Anxiety is defined as: “Distress or uneasiness of mind caused by the fear of danger or misfortune.” Sounds about right, although a bit technical. For me, anxiety is a rapid increase in my heartbeat, as if I’ve had a lot of espresso. It’s a jittery, panicky feeling, which makes any type of focus impossible. I tend to obsess over what I’m anxious about, to the point of paranoia. Seriously. One thing that triggers my anxiety level is when I hear, “Allie, we need to schedule an IEP meeting.”
An IEP is an Individual Education Plan for students receiving special education services. It sounds rather innocuous, but it comes with all kinds of emotional baggage for the parents. On its best day, it’s kind of like a State of the Union address. The school tells you all that they’ve accomplished for your child, with goals met and mastered and a plan is drafted to raise the bar. At its worst, momma storms out of the meeting, slamming a heavy, industrial-sized door, which reverberates so loudly, I will still hear it in my subconscious, a year later. (It was not my finest hour.)
I’d like to go on record stating that I am very embarrassed by my behavior at Bear’s IEP meeting last year. I lost my cool. My anxiety got the best of me. I’d been psyched out about his IEP meeting for weeks, because we were going to be addressing a possible transition to middle school. We even did something that was unprecedented for us: we hired an Education Advocate. Why? Because I’d talked myself into a state of certainty that they were going to mess with us (even though I had no precedent). In a way, it ended up being a self-fulfilling prophecy – although, perhaps one created in my imagination.
They say hindsight is 20-20, and I believe that to be true. A year removed from my temper tantrum, I realize that I may have been a wee bit dramatic. But here’s the deal – there was a lot at stake. I didn’t believe what they were proposing was in the best interest of my child. Additionally, I’d felt purposefully misled by one member of the team who’d told me one thing and then totally flipped on me in the group setting. That was when I walked out.
Side Bar: I’m purposefully leaving out some specific details for the sake of political correctness and self-preservation. It’s IEP season, after all.
Here’s the reality – we’ve been lucky. My son, who has autism, has probably had one on the better special education experiences a child can have in a public school setting. I just want it to continue. Traditionally, I’ve operated with a “you can catch more flies with honey” approach, to the benefit of my family. The factors that contributed to the perfect storm of my hysteria are:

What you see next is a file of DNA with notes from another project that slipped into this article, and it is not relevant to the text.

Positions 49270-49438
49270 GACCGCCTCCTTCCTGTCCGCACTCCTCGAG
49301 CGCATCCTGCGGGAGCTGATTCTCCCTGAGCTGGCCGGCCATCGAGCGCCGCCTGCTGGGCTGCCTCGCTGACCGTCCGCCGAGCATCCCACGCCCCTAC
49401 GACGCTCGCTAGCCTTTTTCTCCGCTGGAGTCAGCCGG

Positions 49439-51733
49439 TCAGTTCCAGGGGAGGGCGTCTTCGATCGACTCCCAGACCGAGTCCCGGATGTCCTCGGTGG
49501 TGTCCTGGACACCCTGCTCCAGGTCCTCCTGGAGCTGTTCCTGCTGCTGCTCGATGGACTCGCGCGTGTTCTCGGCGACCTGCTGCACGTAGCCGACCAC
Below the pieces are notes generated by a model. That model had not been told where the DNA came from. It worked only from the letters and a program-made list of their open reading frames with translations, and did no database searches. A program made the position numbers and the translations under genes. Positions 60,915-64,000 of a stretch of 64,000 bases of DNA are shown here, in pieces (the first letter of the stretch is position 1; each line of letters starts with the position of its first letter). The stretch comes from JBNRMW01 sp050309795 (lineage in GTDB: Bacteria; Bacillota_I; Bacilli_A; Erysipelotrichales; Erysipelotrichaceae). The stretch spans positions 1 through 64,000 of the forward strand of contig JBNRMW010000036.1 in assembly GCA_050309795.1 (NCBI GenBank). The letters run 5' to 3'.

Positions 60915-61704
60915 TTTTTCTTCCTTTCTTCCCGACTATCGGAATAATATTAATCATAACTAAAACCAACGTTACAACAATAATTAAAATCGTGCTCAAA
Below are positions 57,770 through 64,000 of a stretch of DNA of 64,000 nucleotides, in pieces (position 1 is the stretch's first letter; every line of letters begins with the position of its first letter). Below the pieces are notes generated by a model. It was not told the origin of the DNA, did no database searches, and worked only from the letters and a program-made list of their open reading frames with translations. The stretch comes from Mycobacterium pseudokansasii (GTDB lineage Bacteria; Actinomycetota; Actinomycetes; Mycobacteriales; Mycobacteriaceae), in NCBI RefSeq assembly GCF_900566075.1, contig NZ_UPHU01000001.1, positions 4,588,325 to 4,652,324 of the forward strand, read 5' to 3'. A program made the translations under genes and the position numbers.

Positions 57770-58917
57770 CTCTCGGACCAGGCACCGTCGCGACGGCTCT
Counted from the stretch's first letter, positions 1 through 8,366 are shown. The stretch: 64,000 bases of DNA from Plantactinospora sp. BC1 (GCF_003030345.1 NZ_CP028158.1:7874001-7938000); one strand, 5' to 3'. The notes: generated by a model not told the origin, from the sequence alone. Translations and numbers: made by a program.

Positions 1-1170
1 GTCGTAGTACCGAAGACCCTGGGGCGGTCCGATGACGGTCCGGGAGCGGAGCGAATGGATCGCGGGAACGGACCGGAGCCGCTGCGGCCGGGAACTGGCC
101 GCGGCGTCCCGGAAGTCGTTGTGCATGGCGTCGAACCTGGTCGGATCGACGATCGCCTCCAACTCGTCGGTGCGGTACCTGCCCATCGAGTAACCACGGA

1) My child was approaching middle school age, which is a whole new world for him and me as a parent.
2) I’d listened to one too many harrowing stories about how things change in middle school, especially in a special education, self-inclusion classroom setting.
3) Money’s tight, which means budgets are tight, and the schools are feeling it. Inevitably, this means fewer classrooms, teachers and services.
Did I mention I slammed a big door? Honestly, I didn’t mean too. Have mercy, it was loud and the walls did literally shake. As I walked out through the main office, to exit the school, regrets immediately seeped in. Uh-oh, now what? I also left a man on the battle field. My poor better half was left to manage the fallout. Thank God he’s the epitome of calm, cool and collected.
Prior to the meeting, I’d visited the proposed middle school and it scared me. Unfortunately, I think it’s a fact that a little bit of denial and a lot of hope is what has kept me (mostly) sane on this journey. However the class that I’d seen broke my heart, in a way that pierced my protective shield of denial and shattered my hopes for Bear. There was no way I could let my child go there.
Bear doesn’t say a lot, so I have to be his voice, even if it’s shrill sometimes. I wasn’t ready for middle school. He wasn’t ready for middle school. So I kicked and screamed till we got what we wanted. Infantile? Yes. Effective? Affirmative. I honestly believe the school system wants the best for Bear. Almost every person I’ve encountered in our special education department has been wonderful, but they aren’t his parents. I know they have a job to do, as do I. A year later, I know it’s time. In preparation for this year’s meeting and next year’s inevitable transition, I’ve met and talked to some of the school officials and I think they understand where I’m coming from. I also promised to take my meds before the next meeting.
My boy is smart. He knows what’s going on, even when it seems like he’s checked out. I pray that next year brings him angels, like the teachers he’s been blessed with for the last six years. I pray he’s safe. I hope he learns. I hope the school embraces him, and his new classmates. Please don’t hide these children in small classrooms, without windows. Integrate these kids with mainstream students, so we can plant the seeds of tolerance that will change the future. I hope that his new team will appreciate the twinkle in his eyes when he’s happy or gets what he wants. Let them love the laughter that rings from him like choir bells when he finds something funny (sometimes known only to him!). I hope they love his sweet voice when he sings and that they clap when he does his “happy dance.” I want people to see him, really see him, because my boy can shine. Just give him the chance.
I’m nervous. I’m scared. I’m anxious.
I want to know if you have IEP stories to tell…the good, the bad and the funny. Please don’t name names or school systems. Not looking for trouble, just stories from fellow warriors. Any tips you can share to ease the middles school jitters would be appreciated, as well!